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Best Ice Diving Destinations in the World

By Brooke Morton | Published On October 20, 2016
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Best Ice Diving Destinations in the World

It’s not just a change of scenery; it’s a change of mindset. The one word every polar diver tosses around is “explore.” The koan that you never step into the same river is true, sure, but it’s that much truer of the ice diving realm. Winter never carves the same frozen mountains twice. And the path to the floe edge shifts with the cloud cover. Those who venture to and under the ice see what no other diver will. Possibly ever.

Tobermory, Canada

Get past freeze-proof gear and under-ice protocol, and winter diving packs a trippy reality found nowhere else.

This past winter, Lake Huron, home to Fathom Five National Marine Park, never froze solid. Most polar-plunge seekers passed, unable to tote gear by sled or car across the lake.

Not underwater ­shooter Jerzy Kowalczuk. He’d been dreaming of ice ­diving the park’s famed ­119-foot Sweepstakes schooner, sunk in 20 feet. Instead of putting in at Big Tub Harbor Lighthouse, a ­five-hour drive from Detroit, he called friends until he gained access to private cabins nearer the wreck.

Says Kowalczuk: “It was such a strange sight. Sun passing through ice creates a turquoise color, unique to winter diving. That day, sunbeams fed through the cracks — I was amazed.”

Find out more about wreck diving in Tobermory, Canada, and see a weekend itinerary.

Dive Now: By March, most of the lake has frozen over, allowing divers to walk or pull sleds of gear across the ice.

Ice Diving a Shipwreck Canada

The 59-foot John & Alex wreck is one of four steam tugboats clustered together in Little Tub Harbour, located at the Fathom Five National Marine Park in Tobermory, Canada. The depth is 15-20 feet and water temperatures during this dive was 33 degrees F.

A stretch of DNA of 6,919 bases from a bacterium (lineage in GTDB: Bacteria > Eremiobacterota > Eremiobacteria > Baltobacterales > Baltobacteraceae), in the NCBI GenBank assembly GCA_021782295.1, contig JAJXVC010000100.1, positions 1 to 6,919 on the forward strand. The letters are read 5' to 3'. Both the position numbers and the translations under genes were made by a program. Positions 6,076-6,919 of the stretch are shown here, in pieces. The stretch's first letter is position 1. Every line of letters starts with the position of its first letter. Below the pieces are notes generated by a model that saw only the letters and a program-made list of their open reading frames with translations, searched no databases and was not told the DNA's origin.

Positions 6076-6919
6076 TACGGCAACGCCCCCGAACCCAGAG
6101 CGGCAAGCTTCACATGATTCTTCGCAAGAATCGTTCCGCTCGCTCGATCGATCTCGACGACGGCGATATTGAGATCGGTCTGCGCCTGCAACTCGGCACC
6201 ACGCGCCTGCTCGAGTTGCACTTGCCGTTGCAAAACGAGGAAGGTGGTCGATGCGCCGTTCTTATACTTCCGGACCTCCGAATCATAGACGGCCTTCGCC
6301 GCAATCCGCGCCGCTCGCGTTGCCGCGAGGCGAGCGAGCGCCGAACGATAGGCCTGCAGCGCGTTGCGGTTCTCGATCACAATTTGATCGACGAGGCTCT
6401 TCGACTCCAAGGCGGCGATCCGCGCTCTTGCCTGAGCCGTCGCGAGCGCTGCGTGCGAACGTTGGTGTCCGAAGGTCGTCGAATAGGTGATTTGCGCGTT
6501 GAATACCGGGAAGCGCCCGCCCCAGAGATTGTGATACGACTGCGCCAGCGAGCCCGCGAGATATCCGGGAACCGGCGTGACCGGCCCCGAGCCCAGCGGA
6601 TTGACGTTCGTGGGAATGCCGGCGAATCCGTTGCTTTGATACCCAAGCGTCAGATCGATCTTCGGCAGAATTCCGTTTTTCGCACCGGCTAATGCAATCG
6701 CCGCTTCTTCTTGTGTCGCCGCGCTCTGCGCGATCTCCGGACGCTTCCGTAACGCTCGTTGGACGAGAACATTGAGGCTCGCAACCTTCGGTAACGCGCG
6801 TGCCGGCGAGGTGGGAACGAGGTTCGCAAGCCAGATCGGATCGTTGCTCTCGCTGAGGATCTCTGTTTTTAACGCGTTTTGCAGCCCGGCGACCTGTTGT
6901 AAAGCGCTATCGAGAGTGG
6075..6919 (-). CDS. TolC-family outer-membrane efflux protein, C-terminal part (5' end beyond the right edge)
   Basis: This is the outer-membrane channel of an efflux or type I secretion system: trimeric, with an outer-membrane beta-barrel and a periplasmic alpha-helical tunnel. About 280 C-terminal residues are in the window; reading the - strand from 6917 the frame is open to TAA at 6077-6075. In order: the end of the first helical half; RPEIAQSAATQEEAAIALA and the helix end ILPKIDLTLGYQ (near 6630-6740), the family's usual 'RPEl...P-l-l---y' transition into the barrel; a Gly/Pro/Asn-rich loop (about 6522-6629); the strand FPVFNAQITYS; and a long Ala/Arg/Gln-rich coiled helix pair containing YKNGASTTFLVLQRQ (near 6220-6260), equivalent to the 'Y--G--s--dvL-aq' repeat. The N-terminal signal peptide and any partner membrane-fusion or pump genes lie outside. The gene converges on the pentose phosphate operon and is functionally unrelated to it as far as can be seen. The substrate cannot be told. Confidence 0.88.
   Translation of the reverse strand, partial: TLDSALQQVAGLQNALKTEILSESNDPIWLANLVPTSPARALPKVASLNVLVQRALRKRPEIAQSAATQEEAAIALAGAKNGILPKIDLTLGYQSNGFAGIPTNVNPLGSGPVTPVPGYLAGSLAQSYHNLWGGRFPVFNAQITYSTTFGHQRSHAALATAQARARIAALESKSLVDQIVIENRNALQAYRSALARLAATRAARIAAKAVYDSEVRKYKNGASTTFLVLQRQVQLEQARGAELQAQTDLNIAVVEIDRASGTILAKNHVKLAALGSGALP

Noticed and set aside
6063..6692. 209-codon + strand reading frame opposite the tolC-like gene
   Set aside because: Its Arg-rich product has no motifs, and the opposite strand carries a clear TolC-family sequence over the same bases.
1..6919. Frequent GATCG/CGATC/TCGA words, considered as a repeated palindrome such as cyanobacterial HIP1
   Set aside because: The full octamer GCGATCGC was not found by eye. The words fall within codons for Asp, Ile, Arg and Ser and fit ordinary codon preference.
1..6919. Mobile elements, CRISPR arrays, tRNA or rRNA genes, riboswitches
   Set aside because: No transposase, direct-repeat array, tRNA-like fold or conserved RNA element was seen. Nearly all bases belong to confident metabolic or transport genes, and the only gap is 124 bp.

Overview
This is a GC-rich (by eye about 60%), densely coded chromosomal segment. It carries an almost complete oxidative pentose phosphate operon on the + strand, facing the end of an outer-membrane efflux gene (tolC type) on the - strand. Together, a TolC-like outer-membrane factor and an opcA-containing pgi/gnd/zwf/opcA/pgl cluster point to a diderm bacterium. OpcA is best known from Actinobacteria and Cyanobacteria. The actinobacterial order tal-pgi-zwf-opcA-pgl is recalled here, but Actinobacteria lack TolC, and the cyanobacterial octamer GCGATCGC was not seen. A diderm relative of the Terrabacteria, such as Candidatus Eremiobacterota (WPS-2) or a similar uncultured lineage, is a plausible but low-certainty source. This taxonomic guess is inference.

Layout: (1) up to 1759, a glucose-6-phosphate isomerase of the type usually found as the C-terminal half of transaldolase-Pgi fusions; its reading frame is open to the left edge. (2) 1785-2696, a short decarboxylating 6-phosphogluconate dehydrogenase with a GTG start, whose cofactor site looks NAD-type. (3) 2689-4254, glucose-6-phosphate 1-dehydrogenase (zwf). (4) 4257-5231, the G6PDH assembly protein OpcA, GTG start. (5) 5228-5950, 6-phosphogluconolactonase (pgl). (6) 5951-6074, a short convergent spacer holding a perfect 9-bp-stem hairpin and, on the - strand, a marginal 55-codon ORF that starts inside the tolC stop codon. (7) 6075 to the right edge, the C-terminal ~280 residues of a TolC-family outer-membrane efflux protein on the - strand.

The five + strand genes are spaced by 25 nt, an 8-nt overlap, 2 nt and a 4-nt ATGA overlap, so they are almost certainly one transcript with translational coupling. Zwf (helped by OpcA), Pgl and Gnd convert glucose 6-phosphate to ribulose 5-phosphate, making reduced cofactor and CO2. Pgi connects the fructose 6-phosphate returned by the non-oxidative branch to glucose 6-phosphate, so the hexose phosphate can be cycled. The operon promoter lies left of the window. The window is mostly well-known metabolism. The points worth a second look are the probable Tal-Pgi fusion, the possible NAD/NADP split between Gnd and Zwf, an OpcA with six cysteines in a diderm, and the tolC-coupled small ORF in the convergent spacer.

Jerzy Kowalczuk

Baffin Island, Canada

“No more than a half-dozen people each year have this experience,” says Jason Hillier, expedition leader for Arctic Kingdom, of ice diving Canada’s Baffin Island, known for polar bears, narwhals and grounded icebergs.

Unlike free-floating icebergs — extremely risky due to instability — those of Pond Inlet, where Hillier and his team venture, have over-wintered; that is, been packed into place by winter’s freezing hands.

“Where icebergs meet the ice is an intersection of moving water — this is where we dive open water,” says Hillier of the floe edge. There, entry is no different from hopping from the side of the pool, allowing those with no previous ice-diving experience to participate, graduating to more complicated environments, such as cracks in the ice ranging from 3- to 20-feet wide.

Dive Now: Arctic Kingdom treks to Baffin Island only in May, when the floe edge acts like the watering holes of the African grass plains — in this case, beckoning bowhead whales, ring seals and possibly belugas and narwhals.

Ice Diving Canada

A diver floats next to an iceberg in the 28-degree waters of Baffin Island, Canada.

Todd Mintz

Newfoundland, Canada

Conception Bay off the Canadian island of Newfoundland is a sacred spot. There, divers in open-hull boats hunt the horizon for incoming icebergs, some 15,000 years old, that have ridden the Labrador Current more than 2,500 miles along Greenland’s southern tip and down Canada’s east coast.

Never is an iceberg more alive then in the final moments before its death.

“You hear it fizzing as it dissolves,” says Jill Heinerth, explorer-in-residence for the Royal Canadian Geographical Society. In June, she dove among dying bergs. There, no hole-cutting is necessary — rather, divers drop into open-ocean and approach from underwater, considered safer than the sea’s surface. But even this vantage point isn’t without hazards.The bergs break and shatter, triggering underwater explosions.

“Ice shards shoot to the surface because they’re so buoyant,” Heinerth says.

In such a dynamic environment, each crack and ice avalanche not only creates down-currents but also changes the iceberg’s buoyancy instantly, thanks to a sudden surges of freshwater. It’s one reason that divers, wearing helmets and dry-suits, require lift bags — to ensure escape from the ocean’s fickle grip, avoiding the same fate as the bergs.

Dive Now: Iceberg season lasts April through July.

St. Lawrence River, Canada

Reaching the harp seal pups born in late February in the St. Lawrence River once ­required chartering a helicopter or fishing boat from Îles-de-la-Madeleine, ­Quebec. Since 2014, polar operator Arctic Kingdom has run private expeditions to the Magdalen Islands, ice permitting — but you’ll still need to get creative to snag an up-close portrait.